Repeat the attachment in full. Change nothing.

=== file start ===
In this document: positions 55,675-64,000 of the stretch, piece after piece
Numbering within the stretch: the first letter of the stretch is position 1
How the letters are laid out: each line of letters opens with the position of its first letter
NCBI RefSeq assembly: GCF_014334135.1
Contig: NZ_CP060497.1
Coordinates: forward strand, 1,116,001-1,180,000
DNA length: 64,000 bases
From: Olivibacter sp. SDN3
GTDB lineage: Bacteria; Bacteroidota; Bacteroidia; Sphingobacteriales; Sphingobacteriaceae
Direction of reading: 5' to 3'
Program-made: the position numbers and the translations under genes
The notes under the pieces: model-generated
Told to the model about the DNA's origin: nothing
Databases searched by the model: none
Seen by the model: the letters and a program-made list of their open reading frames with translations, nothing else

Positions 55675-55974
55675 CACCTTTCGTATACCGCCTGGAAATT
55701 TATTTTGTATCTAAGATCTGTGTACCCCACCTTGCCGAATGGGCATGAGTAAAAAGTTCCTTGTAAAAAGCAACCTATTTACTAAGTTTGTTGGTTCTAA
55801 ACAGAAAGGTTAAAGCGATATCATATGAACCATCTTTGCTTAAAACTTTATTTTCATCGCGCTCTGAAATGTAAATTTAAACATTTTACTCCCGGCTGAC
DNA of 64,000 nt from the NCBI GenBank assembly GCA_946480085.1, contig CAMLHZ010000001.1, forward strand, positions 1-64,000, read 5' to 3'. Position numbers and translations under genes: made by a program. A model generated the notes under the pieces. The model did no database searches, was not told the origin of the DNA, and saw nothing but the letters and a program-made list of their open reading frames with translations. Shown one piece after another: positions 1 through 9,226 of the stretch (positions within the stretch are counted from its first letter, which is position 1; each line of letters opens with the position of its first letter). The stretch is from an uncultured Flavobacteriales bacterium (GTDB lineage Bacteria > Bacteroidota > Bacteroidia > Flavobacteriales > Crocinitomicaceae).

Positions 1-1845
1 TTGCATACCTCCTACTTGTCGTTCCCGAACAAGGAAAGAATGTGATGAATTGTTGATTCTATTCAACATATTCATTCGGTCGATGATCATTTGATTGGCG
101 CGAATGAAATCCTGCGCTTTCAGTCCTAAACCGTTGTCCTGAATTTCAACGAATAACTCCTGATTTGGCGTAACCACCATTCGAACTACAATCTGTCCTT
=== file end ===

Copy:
In this document: positions 55,675-64,000 of the stretch, piece after piece
Numbering within the stretch: the first letter of the stretch is position 1
How the letters are laid out: each line of letters opens with the position of its first letter
NCBI RefSeq assembly: GCF_014334135.1
Contig: NZ_CP060497.1
Coordinates: forward strand, 1,116,001-1,180,000
DNA length: 64,000 bases
From: Olivibacter sp. SDN3
GTDB lineage: Bacteria; Bacteroidota; Bacteroidia; Sphingobacteriales; Sphingobacteriaceae
Direction of reading: 5' to 3'
Program-made: the position numbers and the translations under genes
The notes under the pieces: model-generated
Told to the model about the DNA's origin: nothing
Databases searched by the model: none
Seen by the model: the letters and a program-made list of their open reading frames with translations, nothing else

Positions 55675-55974
55675 CACCTTTCGTATACCGCCTGGAAATT
55701 TATTTTGTATCTAAGATCTGTGTACCCCACCTTGCCGAATGGGCATGAGTAAAAAGTTCCTTGTAAAAAGCAACCTATTTACTAAGTTTGTTGGTTCTAA
55801 ACAGAAAGGTTAAAGCGATATCATATGAACCATCTTTGCTTAAAACTTTATTTTCATCGCGCTCTGAAATGTAAATTTAAACATTTTACTCCCGGCTGAC
DNA of 64,000 nt from the NCBI GenBank assembly GCA_946480085.1, contig CAMLHZ010000001.1, forward strand, positions 1-64,000, read 5' to 3'. Position numbers and translations under genes: made by a program. A model generated the notes under the pieces. The model did no database searches, was not told the origin of the DNA, and saw nothing but the letters and a program-made list of their open reading frames with translations. Shown one piece after another: positions 1 through 9,226 of the stretch (positions within the stretch are counted from its first letter, which is position 1; each line of letters opens with the position of its first letter). The stretch is from an uncultured Flavobacteriales bacterium (GTDB lineage Bacteria > Bacteroidota > Bacteroidia > Flavobacteriales > Crocinitomicaceae).

Positions 1-1845
1 TTGCATACCTCCTACTTGTCGTTCCCGAACAAGGAAAGAATGTGATGAATTGTTGATTCTATTCAACATATTCATTCGGTCGATGATCATTTGATTGGCG
101 CGAATGAAATCCTGCGCTTTCAGTCCTAAACCGTTGTCCTGAATTTCAACGAATAACTCCTGATTTGGCGTAACCACCATTCGAACTACAATCTGTCCTT